Until 1975, it was not even known where the monarchs went during the winter. This means that this information could not have been included in the book that Ping and I read during the school year of 1966/67. A whole group of citizen scientists had been recruited to help tag and keep tabs on the individual butterflies and their comings and goings. Then the question arose: do they make the migration once a year individually, or are there several generations born between migrations? In other words, do the individual butterflies each migrate twice a year, or is their species that does this, so that collectively they appear to be as regular as clockwork? I remember that when I read the book when I was six, I was under the impression that the lifespan of every single monarch butterfly was a whole year. But that is not right. The total time frame from egg to caterpillar to chrysalis to butterfly is only six to eight weeks for those generations that do not engage in autumn migration. The two migrations every year are something the monarchs do  collectively.

Cardenolide analysis, bolstered by examining isotopes, has led to understanding of the geographic origins of each butterfly.

… a 2013 study using stable isotopes confirmed that the year’s first new generation of monarchs completed development in Texas and southern Oklahoma, but nonetheless, some first-generation butterflies developed as far north as Missouri and southern Illinois and southern Illinois… In other words, most spring migrants leaving the Mexican highlands lay eggs (and die) in the southern United States, but a few butterflies travel remarkable distances on the return journey from the overwintering grounds — up to 1500 miles… and make it to the Midwest. (P. 80)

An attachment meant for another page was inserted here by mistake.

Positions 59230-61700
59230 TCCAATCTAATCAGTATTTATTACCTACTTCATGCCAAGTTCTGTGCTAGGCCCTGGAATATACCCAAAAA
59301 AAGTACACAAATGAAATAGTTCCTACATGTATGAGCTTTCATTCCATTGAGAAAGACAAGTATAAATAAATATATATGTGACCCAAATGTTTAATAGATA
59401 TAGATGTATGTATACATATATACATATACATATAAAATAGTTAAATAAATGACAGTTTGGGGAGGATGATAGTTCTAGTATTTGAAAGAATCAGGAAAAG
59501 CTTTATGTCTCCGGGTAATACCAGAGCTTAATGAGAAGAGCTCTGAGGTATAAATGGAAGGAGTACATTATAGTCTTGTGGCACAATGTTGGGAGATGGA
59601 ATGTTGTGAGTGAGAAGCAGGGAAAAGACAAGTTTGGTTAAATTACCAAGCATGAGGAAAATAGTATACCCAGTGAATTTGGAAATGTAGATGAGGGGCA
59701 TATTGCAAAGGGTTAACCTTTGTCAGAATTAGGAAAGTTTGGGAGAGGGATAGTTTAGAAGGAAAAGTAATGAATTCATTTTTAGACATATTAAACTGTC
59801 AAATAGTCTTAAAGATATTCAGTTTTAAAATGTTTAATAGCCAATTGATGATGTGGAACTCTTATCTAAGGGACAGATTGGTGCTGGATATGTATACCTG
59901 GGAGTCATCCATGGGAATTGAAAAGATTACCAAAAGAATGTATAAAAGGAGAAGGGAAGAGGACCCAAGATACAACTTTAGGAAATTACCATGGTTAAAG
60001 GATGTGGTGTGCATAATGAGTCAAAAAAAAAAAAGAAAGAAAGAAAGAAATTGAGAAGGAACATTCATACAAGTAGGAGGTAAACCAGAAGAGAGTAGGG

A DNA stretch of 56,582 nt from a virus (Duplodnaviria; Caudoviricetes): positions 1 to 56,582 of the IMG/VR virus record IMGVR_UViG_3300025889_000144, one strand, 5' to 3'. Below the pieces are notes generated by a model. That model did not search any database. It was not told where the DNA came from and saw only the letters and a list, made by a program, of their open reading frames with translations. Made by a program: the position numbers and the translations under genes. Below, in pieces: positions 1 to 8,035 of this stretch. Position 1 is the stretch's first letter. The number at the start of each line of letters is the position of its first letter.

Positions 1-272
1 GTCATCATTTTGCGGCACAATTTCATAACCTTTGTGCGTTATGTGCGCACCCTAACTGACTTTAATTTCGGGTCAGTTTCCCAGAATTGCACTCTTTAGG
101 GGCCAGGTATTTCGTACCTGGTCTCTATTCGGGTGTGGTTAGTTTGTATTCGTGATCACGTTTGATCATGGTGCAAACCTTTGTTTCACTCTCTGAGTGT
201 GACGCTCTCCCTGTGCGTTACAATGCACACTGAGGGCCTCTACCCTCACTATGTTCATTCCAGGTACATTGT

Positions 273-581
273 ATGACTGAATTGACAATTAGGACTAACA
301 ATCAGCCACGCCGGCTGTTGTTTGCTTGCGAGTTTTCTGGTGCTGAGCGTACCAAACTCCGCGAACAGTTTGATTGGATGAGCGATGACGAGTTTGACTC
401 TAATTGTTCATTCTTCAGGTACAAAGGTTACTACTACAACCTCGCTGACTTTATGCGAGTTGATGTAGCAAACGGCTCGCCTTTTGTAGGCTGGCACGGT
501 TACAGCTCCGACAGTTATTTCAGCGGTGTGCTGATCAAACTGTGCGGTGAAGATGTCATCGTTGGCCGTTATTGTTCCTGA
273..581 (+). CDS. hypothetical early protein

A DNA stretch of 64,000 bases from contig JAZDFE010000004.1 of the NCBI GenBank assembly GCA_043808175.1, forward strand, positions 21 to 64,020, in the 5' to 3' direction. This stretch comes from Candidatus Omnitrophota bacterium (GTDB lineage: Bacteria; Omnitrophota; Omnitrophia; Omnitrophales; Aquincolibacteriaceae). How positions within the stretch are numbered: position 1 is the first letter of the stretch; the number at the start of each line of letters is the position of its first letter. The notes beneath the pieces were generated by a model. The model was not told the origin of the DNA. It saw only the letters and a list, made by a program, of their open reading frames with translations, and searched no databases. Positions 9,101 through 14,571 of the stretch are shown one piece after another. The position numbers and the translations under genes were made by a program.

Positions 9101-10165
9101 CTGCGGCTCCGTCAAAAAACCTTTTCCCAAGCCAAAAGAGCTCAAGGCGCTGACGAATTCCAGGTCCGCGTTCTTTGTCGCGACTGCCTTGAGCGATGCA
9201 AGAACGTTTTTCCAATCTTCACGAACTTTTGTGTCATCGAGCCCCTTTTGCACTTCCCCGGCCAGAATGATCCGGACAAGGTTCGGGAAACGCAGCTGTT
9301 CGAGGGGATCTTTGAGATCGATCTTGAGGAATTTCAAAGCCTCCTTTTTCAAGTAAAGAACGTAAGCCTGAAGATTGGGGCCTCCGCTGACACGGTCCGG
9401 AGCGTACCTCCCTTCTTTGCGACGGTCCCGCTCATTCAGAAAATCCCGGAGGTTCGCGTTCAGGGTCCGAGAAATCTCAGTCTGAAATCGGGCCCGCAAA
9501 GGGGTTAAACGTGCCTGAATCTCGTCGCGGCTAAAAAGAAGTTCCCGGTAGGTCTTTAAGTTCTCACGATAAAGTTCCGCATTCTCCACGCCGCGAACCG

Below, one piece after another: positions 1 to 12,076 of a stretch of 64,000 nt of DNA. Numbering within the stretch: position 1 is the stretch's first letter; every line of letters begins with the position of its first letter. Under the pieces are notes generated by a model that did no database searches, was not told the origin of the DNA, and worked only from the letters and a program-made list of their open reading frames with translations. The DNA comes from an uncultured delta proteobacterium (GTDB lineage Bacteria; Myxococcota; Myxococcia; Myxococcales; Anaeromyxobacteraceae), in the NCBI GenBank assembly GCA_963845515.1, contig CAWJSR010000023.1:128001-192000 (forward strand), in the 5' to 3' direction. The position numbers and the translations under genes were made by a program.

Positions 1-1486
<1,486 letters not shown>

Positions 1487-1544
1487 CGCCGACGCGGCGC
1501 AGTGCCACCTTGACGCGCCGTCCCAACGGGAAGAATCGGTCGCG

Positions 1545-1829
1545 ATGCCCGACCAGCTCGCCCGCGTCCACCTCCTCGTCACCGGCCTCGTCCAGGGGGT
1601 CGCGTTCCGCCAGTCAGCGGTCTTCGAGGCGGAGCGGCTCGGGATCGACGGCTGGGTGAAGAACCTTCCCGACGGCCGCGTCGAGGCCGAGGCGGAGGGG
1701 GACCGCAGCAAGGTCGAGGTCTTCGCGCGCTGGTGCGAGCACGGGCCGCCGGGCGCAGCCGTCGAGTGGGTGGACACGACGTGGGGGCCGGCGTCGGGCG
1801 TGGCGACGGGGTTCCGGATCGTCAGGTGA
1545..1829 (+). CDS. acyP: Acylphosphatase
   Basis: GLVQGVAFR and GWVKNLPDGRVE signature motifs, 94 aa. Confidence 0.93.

When looking for a good place to lay her eggs, a female monarch avoids tall, healthy and well grown milkweed plants. Instead, she choose short, shrimpy milkweeds, either those that have just sprouted or those recovering from a catastrophic event such as having been mowed down. Brush fires create the exact kind of newly sprouted milkweeds that female monarchs are looking for. Why? Because the older and healthier and stronger a milkweed plant, the more potent is its toxin. And while monarchs coexist with milkweeds, the milkweed plant does not need them and is definitely trying to kill them. So it is in the best interest of the monarchs to find milkweed that is young or otherwise vulnerable, so that it cannot afford to invest too much of its energy in creating a potent dose of cardenolides. This is not at all what we have been taught.  I personally had believed it was sad that the mowers always came and cut down much of the milkweed at the side of the road before it could even bloom or go to seed. Sad for the milkweed, maybe, but not for the monarchs.

The bee will help pollinate the milkweed, but the monarch will lay eggs that will bring forth parasitic caterpillars that will feed on its leaves.

There is so much about this story that is counterintuitive. Neither the monarch nor the milkweed is looking out for the other. They are not working together — they are antagonists with a serious conflict of interest. But this is not actually unusual in nature. All that peace and serenity and harmony are the result of countless ongoing wars.